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This essay is a very belated response to a " part 1 " published in February 2015. The gist of that essay was a response to a corre...

Monday, January 11, 2016


Back in 2009, I wrote one of my earliest essays on the nature of functionality in symbolic discourse, DON'T FEAR THE FURNITURE (and an addendum, Part 2). These distinctions about "simple and complex variables," an idea developed from one of Frye's definitions, eventually became subsumed by the language-terms introduced by Philip Wheelwright's THE BURNING FOUNTAIN, last cited here.  While I don't dismiss the algebraic metaphors of Frye. Wheelwright's physics-influenced metaphor has proven more useful in trying to map out just what literary process separates the simple from the complex.

As a roundabout way of refining this question through example, let me say that while I still view all of the "mythcomics" I've cited as worthy of being called "symbolically complex," I've observed that sometimes even characters who possess that potential, that amplitude, have been treated like furniture: i.e., as merely functional.

"Secret of the Sinister Sorcerers," analyzed here, shows this tendency.

All of the heroic characters on display in this page have sustained, at one time or another, strong symbolic discourses in their own features. One might argue, in line with Wheelwright, that at that time Aquaman and the Martian Manhunter weren't "eminent instances" on the same level of the other heroes, perhaps because the two heroes had spent so much of their respective careers as short back-up strips. But in "Sorcerers," they're all on the same plane, for author Fox isn't mining any of the heroes' myths to any great extent. In terms of symbolic complexity, the three villains have the greatest amplitude of associations, while the heroes simply run through their functional paces: Green Lantern's ring can't battle a yellow manticore directly, so he has to defeat the creature indirectly, etc.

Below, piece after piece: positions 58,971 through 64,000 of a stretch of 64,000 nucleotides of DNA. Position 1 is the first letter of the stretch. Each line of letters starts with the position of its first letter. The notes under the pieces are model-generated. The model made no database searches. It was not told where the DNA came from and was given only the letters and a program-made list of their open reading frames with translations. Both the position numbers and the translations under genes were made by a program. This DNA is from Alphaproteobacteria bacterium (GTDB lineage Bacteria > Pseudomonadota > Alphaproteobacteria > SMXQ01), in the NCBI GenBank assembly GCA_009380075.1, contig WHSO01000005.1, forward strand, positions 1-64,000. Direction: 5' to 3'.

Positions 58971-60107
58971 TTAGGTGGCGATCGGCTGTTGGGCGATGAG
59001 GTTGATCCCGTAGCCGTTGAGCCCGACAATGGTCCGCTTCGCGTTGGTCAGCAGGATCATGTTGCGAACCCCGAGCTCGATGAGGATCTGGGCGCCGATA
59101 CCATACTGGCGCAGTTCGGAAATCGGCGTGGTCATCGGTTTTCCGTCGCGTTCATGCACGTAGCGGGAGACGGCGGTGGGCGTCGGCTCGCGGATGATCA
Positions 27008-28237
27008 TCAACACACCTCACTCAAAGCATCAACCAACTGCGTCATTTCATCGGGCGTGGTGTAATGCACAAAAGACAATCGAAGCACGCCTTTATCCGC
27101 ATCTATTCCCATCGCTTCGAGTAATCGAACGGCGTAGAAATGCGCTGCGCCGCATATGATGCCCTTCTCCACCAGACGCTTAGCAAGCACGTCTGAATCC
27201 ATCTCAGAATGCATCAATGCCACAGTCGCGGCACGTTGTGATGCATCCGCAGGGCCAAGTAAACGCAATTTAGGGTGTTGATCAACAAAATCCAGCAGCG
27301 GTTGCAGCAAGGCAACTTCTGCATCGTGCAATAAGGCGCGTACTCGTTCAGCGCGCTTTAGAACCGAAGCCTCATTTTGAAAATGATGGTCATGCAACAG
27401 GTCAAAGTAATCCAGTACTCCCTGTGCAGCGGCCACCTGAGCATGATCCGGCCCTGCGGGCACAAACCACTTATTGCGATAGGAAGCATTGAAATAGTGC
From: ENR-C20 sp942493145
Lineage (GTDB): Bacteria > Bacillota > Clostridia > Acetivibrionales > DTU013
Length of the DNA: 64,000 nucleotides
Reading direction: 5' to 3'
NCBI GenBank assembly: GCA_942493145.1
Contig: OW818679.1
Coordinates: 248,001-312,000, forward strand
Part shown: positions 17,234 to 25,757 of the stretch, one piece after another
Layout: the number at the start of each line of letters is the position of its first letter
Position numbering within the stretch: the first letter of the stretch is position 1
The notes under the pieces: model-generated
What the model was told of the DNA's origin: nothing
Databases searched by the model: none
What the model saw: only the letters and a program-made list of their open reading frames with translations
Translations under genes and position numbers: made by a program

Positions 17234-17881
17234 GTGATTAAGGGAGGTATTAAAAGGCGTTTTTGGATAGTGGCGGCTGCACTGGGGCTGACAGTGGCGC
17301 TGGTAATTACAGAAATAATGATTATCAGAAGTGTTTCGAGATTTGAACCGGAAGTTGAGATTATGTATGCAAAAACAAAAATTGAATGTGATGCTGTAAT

More often than not, though, mythcomics tend to imbue super-functional characteristics to both protagonist and antagonist. This is certainly the case in GREEN LANTERN #40, where the titular hero, the mentors he represents, and the villain Krona get a great deal of myth-attention-- though one might argue that the Green Lantern of Earth-II isn't much more interesting than your average piece of used furniture.

This is a general tendency evinced by many "sidekick" figures. Lightray of THE NEW GODS is not without some symbolic associations of his own, but he's primarily important as the friend of the book's hero Orion. Because Orion likes Lightray, so does the reader, and thus does the reader become more invested in the hero's struggle on behalf of New Genesis.  Lightray isn't as "eminent" an "instance" as Orion, but he's eminent enough for Kirby's overall purpose.

As I observed back in the FURNITURE essays, story-elements that are merely functional-- like the "stairhead" allows "stately, plump Buck Mulligan" to enter a room in ULYSSES's first line-- are both inevitable and desirable. The same principle applies to characters whose complexity varies from story to story, according to the needs of the author. It's especially interesting, at least for a project like mine, when the mythic complexity inheres more in the opponents of the hero than in the heroes who are the putative stars of the story, as in "Sinister Sorcerers."

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